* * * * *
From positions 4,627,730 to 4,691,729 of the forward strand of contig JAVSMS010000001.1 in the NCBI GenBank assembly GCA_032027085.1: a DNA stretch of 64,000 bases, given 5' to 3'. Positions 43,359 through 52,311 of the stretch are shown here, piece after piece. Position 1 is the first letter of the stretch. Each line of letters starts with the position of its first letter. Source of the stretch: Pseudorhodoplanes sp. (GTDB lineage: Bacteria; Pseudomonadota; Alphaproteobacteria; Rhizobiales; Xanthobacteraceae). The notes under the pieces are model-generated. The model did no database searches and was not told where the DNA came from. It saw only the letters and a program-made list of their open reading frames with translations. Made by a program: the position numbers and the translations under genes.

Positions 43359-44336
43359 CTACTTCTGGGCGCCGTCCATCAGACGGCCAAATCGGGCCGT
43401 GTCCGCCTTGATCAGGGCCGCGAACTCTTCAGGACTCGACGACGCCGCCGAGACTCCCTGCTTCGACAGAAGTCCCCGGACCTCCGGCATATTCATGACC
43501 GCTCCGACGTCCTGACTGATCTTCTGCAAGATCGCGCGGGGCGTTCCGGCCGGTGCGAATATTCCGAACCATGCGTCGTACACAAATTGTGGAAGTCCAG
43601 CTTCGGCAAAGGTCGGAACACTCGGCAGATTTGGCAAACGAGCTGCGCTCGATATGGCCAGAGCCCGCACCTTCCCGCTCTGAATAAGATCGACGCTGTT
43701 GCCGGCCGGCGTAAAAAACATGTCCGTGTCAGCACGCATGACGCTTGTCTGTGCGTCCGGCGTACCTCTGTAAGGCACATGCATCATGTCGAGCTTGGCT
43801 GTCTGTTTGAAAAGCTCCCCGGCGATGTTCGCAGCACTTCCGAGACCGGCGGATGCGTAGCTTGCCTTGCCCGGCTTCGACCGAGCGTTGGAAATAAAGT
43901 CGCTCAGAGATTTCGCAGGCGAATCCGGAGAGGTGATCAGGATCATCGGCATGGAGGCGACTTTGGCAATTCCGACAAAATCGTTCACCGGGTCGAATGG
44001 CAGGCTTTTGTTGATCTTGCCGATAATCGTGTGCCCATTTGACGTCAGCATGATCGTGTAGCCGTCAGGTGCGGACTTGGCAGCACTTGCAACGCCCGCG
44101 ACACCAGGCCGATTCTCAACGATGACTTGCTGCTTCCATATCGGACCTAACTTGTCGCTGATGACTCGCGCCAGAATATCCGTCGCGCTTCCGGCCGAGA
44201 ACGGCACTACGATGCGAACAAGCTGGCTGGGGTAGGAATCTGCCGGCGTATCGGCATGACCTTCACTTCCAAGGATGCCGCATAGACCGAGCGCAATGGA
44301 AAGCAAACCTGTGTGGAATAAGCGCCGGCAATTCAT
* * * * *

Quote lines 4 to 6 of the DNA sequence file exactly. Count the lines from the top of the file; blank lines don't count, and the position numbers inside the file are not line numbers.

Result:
43401 GTCCGCCTTGATCAGGGCCGCGAACTCTTCAGGACTCGACGACGCCGCCGAGACTCCCTGCTTCGACAGAAGTCCCCGGACCTCCGGCATATTCATGACC
43501 GCTCCGACGTCCTGACTGATCTTCTGCAAGATCGCGCGGGGCGTTCCGGCCGGTGCGAATATTCCGAACCATGCGTCGTACACAAATTGTGGAAGTCCAG
43601 CTTCGGCAAAGGTCGGAACACTCGGCAGATTTGGCAAACGAGCTGCGCTCGATATGGCCAGAGCCCGCACCTTCCCGCTCTGAATAAGATCGACGCTGTT